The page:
FCA’s crypto derivatives ban for retail investors could hurt the industry
Many expressed criticism on the FCA's recent ban on crypto derivatives for retail investors.
Mon, 12 Oct 2020, 03:11 am UTC
The Financial Conduct Authority (FCA) recently announced a ban on cryptocurrency derivatives for retail investors. However, the move was met with criticism as it could drive crypto trading activity out of the U.K. and cripple investment opportunities.
On October 6, the Financial Conduct Authority issued a ban on crypto derivatives sales to retail investors, almost a year since the regulator proposed such a ban. “The FCA considers these products to be ill-suited for retail consumers due to the harm they pose,” the regulator wrote on its website. It explained that these products could be risky adding that “these products cannot be reliably valued by retail consumers.”
However, some industry players believe that FCA’s ban on cryptocurrency derivative products for retail investors is a wrong move. For instance, Don Guo, the CEO of brokerage firm Broctagon Fintech, said that it would have been better for the regulator to weed out existing scam companies.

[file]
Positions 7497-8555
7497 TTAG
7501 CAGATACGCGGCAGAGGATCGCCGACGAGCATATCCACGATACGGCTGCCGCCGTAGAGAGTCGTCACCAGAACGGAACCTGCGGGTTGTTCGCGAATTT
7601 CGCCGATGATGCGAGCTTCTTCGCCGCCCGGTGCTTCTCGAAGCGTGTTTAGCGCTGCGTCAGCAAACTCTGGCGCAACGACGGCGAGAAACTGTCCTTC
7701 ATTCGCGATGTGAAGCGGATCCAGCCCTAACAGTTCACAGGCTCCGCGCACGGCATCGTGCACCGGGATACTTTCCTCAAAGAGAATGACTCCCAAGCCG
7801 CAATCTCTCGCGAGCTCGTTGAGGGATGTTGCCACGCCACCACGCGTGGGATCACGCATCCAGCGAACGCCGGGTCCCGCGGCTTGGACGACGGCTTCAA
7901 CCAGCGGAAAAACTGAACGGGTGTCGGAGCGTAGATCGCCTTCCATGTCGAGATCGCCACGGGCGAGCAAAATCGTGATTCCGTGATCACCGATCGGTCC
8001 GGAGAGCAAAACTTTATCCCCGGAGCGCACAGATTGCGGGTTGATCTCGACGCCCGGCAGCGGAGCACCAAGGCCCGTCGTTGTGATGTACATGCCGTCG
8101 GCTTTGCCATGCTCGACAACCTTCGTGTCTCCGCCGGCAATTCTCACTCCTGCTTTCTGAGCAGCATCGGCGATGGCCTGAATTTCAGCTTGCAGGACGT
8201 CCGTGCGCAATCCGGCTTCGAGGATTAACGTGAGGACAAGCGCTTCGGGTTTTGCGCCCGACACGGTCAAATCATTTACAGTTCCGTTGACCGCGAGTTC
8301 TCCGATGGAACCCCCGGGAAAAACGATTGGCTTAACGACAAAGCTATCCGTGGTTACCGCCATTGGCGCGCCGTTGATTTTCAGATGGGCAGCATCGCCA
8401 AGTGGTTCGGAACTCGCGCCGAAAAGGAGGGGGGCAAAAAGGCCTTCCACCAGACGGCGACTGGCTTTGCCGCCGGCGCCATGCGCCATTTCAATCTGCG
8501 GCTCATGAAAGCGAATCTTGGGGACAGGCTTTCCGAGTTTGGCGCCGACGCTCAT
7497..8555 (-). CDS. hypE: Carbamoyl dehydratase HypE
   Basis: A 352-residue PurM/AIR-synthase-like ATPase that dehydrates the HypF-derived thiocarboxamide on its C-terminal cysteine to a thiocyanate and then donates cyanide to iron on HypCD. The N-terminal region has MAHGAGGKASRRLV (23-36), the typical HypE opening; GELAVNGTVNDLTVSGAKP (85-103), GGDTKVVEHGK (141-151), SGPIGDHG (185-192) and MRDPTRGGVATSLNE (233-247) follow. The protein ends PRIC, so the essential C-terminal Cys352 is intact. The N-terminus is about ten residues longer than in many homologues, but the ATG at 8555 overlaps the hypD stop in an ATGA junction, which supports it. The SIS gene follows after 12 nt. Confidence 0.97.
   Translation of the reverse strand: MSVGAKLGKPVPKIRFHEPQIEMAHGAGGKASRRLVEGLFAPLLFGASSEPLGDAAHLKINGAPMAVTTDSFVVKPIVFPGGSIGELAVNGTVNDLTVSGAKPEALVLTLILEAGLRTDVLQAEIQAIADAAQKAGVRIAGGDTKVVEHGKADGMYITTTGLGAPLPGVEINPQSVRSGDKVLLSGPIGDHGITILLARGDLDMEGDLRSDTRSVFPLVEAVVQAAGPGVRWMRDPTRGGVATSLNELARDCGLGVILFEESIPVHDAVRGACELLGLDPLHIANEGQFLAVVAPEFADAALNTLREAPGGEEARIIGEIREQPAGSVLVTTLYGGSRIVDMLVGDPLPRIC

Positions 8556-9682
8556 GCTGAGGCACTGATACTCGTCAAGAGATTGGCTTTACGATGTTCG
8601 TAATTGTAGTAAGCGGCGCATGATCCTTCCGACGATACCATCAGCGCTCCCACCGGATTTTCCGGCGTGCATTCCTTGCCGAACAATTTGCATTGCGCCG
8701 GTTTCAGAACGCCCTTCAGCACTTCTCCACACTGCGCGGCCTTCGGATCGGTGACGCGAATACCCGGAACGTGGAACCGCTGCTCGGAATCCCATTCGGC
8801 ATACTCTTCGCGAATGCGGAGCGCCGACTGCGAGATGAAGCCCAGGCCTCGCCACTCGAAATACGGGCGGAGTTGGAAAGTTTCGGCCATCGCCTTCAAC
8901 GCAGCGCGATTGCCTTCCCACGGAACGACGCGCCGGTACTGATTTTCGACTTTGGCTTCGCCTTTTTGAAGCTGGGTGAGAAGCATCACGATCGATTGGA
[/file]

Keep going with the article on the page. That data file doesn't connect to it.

“We believe that the FCA’s so-called ‘consumer protection’ measures should be focused on weeding out existing scam companies and prioritizing consumer education, rather than crippling investment opportunities and withdrawing from an area of growing importance in the financial markets,” Don Guo said, Bitcoin.com reported.
Others fear that the ban might instead push investors to unregulated markets. “This (ban) will push trading activity on cryptocurrency derivatives out of the UK to exchanges that are not regulated by the FCA, the U.S. CFTC, or similar regulatory agencies in jurisdictions that are known for their regulated capital markets,” Adam Ettinger, partner at fintech firm Fisher Broyles, said.
Meanwhile, a Coinshares executive said that the regulator based its ban on a false belief. “We see the FCA ban as further evidence that the UK is turning its back on innovation in digital assets and on regulatory coordination with other jurisdictions,” the executive said. “It remains the only Western jurisdiction to ban digital assets based on the false belief that they have ‘no intrinsic value.'”
Bitcoin.com also noted that the majority of people consulted by the FCA actually opposed the ban. In a consultation process that ended on October 3, 2019, 97 percent of the participants actually expressed opposition to the ban.
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